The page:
- Navigation Rules
- Left/Right Rotations that preserve BST property

newly inserted node

- Every node in a red-black tree is either black or red
- Every null leaf is black
- No path from a leaf to a root can have two consecutive red nodes -- i.e. the children of a red node must be black
- Every path from a node, x, to a descendant leaf contains the same number of black nodes -- the “black height” of node x.

Graph AlgorithmsChapter 22

DFS/BFS Traversals, Topological Sort

- Graph Algorithms: Chapter 22
- Undirected, Directed Graphs
- Connected Components of an Undirected Graph
- Representations: Adjacency Matrix, Adjacency List
- Traversals: DFS and BFS
- Differences in approach: DFS: LIFO/stack vs. BFS:FIFO/queue
- Forest of spanning trees
- Vertex coloring, Edge classification: tree, back, forward, cross
- Shortest paths (BFS)

- Topological Sort
- Tradeoffs:
- Representation Choice: Adjacency Matrix vs. Adjacency List
- Traversal Choice: DFS or BFS

A

A

B

B

A B C D E F

A B C D E F

D

A

B

C

D

E

F

A BC

B CEF

C

D D

E BD

F E

A BC

B ACEF

C AB

D E

E BDF

F BE

A

B

C

D

E

F

F

F

E

E

D

C

C

- Undirected Graph

- Directed Graph (digraph)

Adjacency Matrix

Adjacency List

Adjacency List

Adjacency Matrix

- Vertex color shows status:

not yet encountered

encountered, but not yet finished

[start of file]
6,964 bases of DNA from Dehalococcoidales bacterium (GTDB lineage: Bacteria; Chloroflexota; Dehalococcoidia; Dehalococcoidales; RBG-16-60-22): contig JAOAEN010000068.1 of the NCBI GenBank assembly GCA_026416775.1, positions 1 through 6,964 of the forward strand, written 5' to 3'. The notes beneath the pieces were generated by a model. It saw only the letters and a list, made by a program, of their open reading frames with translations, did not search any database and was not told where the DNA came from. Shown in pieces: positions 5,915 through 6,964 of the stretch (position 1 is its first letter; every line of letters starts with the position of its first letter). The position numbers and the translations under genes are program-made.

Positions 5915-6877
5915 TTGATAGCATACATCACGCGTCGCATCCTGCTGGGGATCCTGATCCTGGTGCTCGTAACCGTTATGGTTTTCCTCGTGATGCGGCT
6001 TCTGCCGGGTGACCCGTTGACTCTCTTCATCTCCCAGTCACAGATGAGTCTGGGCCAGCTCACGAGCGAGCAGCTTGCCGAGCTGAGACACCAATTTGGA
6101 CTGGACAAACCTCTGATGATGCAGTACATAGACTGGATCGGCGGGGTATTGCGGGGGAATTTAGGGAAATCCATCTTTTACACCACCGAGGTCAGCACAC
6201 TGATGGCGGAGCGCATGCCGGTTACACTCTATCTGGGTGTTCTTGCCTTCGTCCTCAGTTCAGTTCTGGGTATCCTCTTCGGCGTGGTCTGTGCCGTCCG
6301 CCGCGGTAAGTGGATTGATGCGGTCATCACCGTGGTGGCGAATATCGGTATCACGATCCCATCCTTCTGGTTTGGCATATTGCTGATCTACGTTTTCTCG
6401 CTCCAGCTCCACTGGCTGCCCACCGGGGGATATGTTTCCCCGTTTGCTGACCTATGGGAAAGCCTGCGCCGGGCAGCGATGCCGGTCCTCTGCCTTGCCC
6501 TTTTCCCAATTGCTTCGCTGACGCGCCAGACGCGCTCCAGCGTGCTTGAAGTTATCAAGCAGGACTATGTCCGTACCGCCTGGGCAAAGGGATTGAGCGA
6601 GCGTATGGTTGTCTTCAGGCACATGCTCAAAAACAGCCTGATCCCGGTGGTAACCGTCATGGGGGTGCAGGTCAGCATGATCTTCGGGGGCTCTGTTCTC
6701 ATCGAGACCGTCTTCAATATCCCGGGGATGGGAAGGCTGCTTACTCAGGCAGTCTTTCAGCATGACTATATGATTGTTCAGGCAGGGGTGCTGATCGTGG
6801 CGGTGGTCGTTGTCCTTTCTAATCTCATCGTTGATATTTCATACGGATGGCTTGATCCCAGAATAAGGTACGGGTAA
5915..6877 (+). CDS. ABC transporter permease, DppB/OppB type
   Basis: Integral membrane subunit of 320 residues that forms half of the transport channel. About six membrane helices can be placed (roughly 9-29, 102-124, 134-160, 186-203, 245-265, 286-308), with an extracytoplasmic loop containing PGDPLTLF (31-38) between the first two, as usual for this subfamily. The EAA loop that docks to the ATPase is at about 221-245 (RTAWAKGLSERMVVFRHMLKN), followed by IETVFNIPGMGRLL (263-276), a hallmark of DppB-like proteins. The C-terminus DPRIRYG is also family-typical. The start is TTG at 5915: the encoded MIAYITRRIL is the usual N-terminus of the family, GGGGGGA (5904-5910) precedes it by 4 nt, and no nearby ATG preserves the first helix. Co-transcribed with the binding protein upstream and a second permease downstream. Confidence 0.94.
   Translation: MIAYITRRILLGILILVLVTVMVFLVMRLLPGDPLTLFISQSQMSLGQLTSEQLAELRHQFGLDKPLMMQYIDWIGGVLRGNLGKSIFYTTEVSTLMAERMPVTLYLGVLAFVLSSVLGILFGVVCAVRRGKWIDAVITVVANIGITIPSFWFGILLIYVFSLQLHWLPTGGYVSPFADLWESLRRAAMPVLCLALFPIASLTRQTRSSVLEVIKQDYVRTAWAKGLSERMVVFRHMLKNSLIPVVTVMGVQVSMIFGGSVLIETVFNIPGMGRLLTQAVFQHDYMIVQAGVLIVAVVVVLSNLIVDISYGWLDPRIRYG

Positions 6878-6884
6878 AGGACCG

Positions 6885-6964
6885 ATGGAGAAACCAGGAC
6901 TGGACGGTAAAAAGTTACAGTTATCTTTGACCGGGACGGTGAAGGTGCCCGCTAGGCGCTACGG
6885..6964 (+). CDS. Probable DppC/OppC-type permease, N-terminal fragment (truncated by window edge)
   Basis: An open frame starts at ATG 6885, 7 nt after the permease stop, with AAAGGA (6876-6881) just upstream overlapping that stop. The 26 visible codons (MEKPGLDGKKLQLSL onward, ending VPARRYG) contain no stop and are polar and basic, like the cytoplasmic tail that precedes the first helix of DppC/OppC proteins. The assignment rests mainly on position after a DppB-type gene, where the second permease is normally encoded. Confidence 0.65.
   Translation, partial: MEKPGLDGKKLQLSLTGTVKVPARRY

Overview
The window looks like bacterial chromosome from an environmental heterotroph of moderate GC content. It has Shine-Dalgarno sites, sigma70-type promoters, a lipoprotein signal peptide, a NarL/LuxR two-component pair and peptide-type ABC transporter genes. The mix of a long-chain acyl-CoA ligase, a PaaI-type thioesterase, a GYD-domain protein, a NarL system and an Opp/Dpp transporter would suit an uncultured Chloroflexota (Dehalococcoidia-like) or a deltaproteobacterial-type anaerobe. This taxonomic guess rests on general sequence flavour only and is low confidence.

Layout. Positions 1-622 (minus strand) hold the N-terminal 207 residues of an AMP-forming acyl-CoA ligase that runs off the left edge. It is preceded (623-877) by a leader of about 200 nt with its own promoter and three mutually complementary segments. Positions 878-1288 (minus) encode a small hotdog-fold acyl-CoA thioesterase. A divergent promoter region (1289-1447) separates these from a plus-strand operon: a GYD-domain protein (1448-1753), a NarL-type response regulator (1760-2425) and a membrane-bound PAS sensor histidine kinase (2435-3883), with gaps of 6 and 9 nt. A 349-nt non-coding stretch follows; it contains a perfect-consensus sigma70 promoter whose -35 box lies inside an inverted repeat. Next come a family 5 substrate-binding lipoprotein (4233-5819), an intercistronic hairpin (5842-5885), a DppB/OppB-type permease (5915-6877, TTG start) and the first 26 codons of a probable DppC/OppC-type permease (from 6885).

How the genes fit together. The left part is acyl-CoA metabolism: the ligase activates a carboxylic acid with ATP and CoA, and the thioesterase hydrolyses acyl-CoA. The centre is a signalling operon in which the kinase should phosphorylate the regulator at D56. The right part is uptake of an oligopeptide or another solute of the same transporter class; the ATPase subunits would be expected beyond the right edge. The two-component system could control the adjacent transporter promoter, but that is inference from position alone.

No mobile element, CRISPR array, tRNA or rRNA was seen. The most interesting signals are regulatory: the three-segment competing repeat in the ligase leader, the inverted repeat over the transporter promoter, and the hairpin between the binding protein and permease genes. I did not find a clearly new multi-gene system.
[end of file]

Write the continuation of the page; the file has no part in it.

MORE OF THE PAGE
finished

- for unweighted directed or undirected graph G=(V,E)

- Breadth-First-Search (BFS):
- BFS vertices close to v are visited before those further away FIFO structure queue data structure
- Shortest Path Distance
- From source to each reachable vertex
- Record during traversal
- Foundation of many “shortest path” algorithms

Time: O(|V| + |E|) adj listO(|V|2) adj matrix

- predecessor subgraph = forest of spanning trees

- Depth-First-Search (DFS):
- DFS backtracks visit most recently discovered vertex LIFO structure stack data structure
- Encountering, finishing times: “well-formed” nested (( )( ) ) structure
- DFS of undirected graph produces only back edges or tree edges
- Directed graph is acyclic if and only if DFS yields no back edges

See DFS, BFS Handout for PseudoCode

A

Tree Edge

Back

Edge

C

A

B

Tree Edge

B

Tree Edge

F

Tree Edge

E

F

E

Cross Edge

Tree Edge

D

C

D

- Review problem: TRUE or FALSE?
- The tree shown below on the right can be a DFS tree for some adjacency list representation of the graph shown below on the left.

- forDirected, Acyclic Graph (DAG)
- G=(V,E)

TOPOLOGICAL-SORT(G)

1 DFS(G) computes “finishing times” for each vertex

2 as each vertex is finished, insert it onto front of list

3 return list

- Produces linear ordering of vertices.
- For edge (u,v), u is ordered before v.

See also 91.404 DFS/BFS slide show

source: 91.503 textbook Cormen et al.